Upskilling in the Times of Data — What It Means and What It Takes

3/16/2020 Kiran Shankar

Upskilling in the Times of Data — What It Means and What It Takes

There’s no denying the impact of Artificial Intelligence (AI), machine learning, and automation on the very nature of mainstream industries. In just another decade, no sector is likely to remain untouched by digital transformation. 

Yet, even as they shift the curve on operational efficiencies, product innovation, and customer experiences, emerging technologies are making Luddite concerns valid.

Organizations are acknowledging the importance of reskilling employees — especially those with a flair for IT — to cope with the changing nature of processes and work in the 21st century. In companies with low employee turnover, building new skills and future-proofing the workforce is practically an industry imperative.

For those companies boasting low turnover rates, the problem of slow employee development is all too real. At RRD, investment has been made in a training program to upskill employees in one of the most valuable skills in technology — data science.

Reskilling for the future of technology

This program, in partnership with a leading business school, took aim to create a cohort of data analysts who showed promise as potential data scientists. The program, at the very outset, was designed to reskill employees already in the system, and it started with identifying the right talent across disciplines and business units. 

The selection criteria included technical assessments and personal interviews. The process was designed and executed by a designated learning and development team with guidance and input from the Data Science Council. After multiple rounds of review, an initial list of 400 nominees was whittled down to 28 candidates qualified for the program.  

The curriculum for this cohort of 28 participants was delivered in two phases over a period of seven months, first part-time and then full-time (which included classroom and experiential learning). The program required milestone completions, performance in capstone projects, hack-a-thons, academic assessments, achieving minimum cut-off scores in interviews and group presentations. A final score aggregating overall performance was collated, which provided an indicator of the talent spread as well as a comparative outlook with the industry.

Being a technology-led company competing against industry majors in several sectors, this investment in employee growth fulfills an important organizational need for emerging technology skills.

Building an internal pool of talent

Data science has rapidly become a market imperative, as companies are constantly looking for simpler ways to unlock the value of the massive volumes of electronic data generated by Internet of Things (IoT) devices. By combining the established fields of statistics and mathematics with the modern fields of data analysis, machine learning, and information science, data science can offer companies the key to that lock.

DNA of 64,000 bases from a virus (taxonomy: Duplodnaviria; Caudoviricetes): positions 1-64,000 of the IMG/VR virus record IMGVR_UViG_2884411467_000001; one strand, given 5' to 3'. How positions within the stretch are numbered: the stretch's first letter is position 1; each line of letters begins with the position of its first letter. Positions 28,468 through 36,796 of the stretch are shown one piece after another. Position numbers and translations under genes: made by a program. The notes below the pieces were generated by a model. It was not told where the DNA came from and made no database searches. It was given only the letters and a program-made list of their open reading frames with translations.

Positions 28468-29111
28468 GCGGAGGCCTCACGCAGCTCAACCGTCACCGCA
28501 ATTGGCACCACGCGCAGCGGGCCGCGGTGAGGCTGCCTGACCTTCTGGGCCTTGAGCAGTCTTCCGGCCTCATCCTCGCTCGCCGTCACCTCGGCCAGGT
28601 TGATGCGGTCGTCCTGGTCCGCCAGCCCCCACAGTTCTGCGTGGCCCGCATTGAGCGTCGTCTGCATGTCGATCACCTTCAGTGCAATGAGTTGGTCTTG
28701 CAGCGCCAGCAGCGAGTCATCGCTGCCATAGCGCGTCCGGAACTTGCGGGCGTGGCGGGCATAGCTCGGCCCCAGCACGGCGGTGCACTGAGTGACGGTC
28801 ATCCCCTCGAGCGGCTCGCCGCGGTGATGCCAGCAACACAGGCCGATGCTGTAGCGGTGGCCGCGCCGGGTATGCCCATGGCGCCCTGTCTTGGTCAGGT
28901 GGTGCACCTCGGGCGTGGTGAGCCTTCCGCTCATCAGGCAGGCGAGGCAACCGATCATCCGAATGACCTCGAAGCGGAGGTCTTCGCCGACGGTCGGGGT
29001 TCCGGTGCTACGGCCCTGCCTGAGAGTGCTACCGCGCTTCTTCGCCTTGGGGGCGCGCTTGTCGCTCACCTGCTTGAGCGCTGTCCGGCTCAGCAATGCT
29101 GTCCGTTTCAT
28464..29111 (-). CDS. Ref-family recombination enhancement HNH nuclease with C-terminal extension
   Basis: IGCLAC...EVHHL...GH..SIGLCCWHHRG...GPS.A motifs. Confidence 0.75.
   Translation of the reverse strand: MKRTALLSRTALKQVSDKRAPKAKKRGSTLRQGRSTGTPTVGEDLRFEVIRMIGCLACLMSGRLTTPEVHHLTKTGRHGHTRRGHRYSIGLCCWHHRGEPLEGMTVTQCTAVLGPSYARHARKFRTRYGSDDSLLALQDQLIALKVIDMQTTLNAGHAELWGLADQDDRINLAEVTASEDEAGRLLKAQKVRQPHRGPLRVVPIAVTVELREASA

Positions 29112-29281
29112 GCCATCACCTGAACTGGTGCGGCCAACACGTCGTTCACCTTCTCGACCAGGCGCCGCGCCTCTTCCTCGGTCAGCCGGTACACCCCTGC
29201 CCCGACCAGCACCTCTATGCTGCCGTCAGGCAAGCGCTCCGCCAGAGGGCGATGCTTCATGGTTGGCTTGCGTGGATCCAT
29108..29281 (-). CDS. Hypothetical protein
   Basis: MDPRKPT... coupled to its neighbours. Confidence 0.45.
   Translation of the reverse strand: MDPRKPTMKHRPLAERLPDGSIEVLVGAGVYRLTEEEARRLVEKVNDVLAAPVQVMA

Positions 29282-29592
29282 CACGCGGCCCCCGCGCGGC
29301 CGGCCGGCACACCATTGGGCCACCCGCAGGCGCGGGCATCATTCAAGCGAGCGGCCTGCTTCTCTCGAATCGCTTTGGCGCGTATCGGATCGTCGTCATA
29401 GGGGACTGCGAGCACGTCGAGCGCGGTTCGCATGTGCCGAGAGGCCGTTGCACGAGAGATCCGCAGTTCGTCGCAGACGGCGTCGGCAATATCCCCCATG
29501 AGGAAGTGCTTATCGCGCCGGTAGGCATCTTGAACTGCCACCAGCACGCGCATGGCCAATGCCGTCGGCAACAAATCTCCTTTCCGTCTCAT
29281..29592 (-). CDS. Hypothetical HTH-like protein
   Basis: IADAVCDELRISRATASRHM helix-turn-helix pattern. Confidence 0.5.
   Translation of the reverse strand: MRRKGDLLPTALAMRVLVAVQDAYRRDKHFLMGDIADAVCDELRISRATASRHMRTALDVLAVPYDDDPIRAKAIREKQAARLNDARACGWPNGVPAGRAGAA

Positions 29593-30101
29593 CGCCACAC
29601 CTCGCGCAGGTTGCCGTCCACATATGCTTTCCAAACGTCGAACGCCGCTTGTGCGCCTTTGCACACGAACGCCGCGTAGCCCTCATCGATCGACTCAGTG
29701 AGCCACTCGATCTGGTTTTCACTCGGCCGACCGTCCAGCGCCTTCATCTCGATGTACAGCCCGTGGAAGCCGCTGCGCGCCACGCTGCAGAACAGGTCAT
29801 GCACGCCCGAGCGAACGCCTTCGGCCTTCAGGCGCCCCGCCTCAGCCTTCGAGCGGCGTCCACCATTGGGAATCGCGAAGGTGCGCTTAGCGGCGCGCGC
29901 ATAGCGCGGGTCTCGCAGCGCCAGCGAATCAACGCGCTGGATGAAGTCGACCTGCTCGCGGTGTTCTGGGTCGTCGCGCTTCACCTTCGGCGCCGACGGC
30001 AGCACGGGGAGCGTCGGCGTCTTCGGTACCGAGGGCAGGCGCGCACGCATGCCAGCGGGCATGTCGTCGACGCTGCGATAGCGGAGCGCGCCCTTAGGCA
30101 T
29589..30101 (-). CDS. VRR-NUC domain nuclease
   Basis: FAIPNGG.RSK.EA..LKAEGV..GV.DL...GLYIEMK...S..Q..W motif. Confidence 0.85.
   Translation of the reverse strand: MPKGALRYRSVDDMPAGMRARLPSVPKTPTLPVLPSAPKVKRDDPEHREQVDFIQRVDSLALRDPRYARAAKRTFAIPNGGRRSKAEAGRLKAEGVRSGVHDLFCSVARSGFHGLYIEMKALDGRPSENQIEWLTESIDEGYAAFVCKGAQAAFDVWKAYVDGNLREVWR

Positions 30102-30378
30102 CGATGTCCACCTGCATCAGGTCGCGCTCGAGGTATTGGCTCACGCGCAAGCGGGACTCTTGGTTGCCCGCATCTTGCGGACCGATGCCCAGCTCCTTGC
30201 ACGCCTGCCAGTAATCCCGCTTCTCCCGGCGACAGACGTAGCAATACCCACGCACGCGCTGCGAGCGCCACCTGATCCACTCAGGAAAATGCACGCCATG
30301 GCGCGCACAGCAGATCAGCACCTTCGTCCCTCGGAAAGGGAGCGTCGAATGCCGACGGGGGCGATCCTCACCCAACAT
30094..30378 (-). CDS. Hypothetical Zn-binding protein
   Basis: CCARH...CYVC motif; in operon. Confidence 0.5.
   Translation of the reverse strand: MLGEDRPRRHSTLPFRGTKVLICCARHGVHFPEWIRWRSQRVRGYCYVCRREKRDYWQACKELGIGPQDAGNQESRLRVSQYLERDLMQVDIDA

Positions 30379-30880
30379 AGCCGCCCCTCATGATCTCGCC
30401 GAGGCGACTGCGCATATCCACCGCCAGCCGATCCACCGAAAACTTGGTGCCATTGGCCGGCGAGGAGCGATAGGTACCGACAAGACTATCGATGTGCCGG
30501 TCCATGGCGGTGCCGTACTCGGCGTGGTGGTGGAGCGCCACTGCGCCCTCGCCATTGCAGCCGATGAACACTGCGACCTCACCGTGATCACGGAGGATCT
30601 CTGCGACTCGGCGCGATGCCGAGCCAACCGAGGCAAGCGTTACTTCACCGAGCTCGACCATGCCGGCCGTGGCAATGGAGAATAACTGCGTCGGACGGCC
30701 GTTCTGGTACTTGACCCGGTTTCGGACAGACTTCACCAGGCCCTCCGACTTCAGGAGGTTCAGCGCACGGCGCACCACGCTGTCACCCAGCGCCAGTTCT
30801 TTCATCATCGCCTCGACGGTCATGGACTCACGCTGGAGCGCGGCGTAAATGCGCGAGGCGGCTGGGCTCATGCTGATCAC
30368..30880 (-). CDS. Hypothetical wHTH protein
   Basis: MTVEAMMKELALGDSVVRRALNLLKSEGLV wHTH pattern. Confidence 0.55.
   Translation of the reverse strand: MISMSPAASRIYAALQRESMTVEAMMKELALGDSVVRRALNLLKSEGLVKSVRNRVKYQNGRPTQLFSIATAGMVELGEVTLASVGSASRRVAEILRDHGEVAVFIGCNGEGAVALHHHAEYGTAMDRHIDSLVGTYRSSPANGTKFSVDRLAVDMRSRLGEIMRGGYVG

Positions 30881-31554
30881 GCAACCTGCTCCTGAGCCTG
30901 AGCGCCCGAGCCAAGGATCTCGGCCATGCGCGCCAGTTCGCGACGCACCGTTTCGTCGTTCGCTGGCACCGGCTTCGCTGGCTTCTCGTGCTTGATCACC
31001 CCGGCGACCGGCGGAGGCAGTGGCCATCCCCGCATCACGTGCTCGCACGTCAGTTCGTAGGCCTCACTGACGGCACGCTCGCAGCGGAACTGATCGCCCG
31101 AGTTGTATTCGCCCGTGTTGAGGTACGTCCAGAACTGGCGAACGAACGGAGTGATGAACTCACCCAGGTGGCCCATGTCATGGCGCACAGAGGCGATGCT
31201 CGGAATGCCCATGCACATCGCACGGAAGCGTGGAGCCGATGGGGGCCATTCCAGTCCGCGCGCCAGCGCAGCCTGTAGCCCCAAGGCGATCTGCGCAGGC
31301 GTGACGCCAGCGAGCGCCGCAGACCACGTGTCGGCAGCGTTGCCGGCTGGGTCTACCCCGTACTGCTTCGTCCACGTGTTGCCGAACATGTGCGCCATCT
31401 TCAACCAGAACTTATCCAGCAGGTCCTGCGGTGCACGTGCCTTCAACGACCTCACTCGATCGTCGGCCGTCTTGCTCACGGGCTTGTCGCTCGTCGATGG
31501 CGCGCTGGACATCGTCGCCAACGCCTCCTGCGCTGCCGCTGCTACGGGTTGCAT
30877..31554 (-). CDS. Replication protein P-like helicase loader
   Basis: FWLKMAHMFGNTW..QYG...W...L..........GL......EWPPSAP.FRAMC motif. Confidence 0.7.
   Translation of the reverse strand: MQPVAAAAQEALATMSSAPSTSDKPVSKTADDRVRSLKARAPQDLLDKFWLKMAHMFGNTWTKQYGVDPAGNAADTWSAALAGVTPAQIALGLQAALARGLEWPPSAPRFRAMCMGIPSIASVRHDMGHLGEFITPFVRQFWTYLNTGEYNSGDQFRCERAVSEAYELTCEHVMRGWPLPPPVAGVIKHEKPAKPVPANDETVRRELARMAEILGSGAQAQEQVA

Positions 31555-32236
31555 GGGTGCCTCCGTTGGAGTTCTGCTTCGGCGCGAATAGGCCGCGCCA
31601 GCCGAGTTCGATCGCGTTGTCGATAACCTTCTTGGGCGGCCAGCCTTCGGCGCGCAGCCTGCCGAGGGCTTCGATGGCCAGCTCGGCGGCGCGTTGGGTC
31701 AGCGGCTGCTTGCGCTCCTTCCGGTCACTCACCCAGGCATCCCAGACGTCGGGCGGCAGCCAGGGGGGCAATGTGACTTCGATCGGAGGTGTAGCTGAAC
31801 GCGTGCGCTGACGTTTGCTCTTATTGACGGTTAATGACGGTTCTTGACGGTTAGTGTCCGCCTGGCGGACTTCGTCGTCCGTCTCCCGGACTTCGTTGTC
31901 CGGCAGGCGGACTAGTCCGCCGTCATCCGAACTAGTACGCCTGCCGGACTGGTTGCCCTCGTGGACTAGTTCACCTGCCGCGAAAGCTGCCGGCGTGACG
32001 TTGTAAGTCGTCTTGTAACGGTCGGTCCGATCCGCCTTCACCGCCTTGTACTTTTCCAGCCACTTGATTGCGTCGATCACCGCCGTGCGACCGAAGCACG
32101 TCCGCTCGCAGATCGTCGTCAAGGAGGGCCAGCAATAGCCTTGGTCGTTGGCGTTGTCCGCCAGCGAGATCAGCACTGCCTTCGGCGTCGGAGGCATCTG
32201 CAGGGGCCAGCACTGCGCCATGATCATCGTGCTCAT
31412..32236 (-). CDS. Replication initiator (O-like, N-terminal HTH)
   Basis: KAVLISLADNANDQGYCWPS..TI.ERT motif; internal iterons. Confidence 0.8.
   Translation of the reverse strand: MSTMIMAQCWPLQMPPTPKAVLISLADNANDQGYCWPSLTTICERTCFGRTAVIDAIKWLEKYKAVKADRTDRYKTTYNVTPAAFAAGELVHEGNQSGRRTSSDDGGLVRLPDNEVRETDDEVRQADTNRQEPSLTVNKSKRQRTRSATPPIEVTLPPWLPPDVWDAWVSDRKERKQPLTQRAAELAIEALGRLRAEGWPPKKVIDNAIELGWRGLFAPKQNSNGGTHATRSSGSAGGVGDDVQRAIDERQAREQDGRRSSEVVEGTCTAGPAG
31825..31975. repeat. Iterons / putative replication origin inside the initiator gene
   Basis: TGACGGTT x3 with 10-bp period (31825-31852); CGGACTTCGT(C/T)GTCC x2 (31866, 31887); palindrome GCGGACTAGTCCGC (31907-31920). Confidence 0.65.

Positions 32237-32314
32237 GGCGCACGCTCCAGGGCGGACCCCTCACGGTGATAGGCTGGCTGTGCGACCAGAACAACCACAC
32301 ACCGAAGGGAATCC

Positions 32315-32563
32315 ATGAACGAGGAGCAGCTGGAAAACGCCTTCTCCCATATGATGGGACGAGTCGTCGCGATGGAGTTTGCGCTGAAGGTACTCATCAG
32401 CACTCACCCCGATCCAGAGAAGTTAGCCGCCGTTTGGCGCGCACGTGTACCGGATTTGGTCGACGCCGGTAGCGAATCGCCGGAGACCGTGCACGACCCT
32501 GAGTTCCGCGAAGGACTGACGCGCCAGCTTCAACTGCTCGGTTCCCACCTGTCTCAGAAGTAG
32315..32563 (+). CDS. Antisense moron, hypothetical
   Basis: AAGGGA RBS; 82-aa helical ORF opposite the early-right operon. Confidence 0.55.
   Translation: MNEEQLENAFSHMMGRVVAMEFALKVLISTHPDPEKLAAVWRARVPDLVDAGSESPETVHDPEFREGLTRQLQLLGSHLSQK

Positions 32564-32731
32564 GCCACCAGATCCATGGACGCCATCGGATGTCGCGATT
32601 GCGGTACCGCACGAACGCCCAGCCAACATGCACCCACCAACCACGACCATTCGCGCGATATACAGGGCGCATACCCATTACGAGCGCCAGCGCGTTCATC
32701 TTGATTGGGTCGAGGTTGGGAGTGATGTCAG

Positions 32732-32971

The immediate challenge for businesses, however, is that the demand for data scientists far outstrips supply. Reskilling and upskilling programs can help discerning data-driven businesses build an internal pool of talented data scientists and technologists. These programs, while future-proofing companies’ growth, can also be lifelines for employees.

The Future of Jobs Report 2018 by the World Economic Forum shows:

  • 54% of all employees will require significant reskilling and upskilling by 2022
  • 133 million additional new roles may emerge, while 75 million jobs may be lost in the large enterprise segment
  • 38% of businesses expect to extend their workforce to new productivity-enhancing roles [source 1]

Continuous reskilling will ensure that employees do not fear technological advancements and are ready for the future of work.

Hard skills + soft skills = power skills

There’s really no doubt data science training makes employees more competitive and future-ready. However, the training’s insufficient unless coupled with broader soft skills — e.g., communication, adaptability, emotional intelligence, problem identification/resolution, relationship building, and business acumen. 

Such comprehensive soft skills training will enable employees to enhance their tech skills, provide valuable strategic advice, and, above all else, buff their capability to absorb and learn. These are key competitive advantages in the markets where businesses differentiate themselves through personalized services and solutions.

Significantly, while offering its mid-career reskilling program, RRD took into account the trainees’ considerable experience so it could design customized modules to offer the best learning experience. The organizations that are best poised to win at reskilling are the ones that can identify gaps, focus on employee experience, as well as build a wholesome company culture.

Where do we go from here?

The World Economic Forum and Harvard Business Review have both forecasted jobs in the areas of AI, machine learning, and analytics, where data science finds significant application, will be the “hottest” jobs of the future [source 2]. 

This means there will be stricter gatekeeping, and those who wish to pursue, or already have careers in the fields of Big Data and data science, will have to constantly up their game. Upskilling programs like the one implemented by RRD will give ambitious employees a chance to be in the thick of things and design valuable data stories.

Better still, their new skills, new thinking, and new aptitude will give both the organization and employees the tools to succeed in the industry of the future and make a difference in the world.


Kiran Shankar is President of RRD Global Outsourcing

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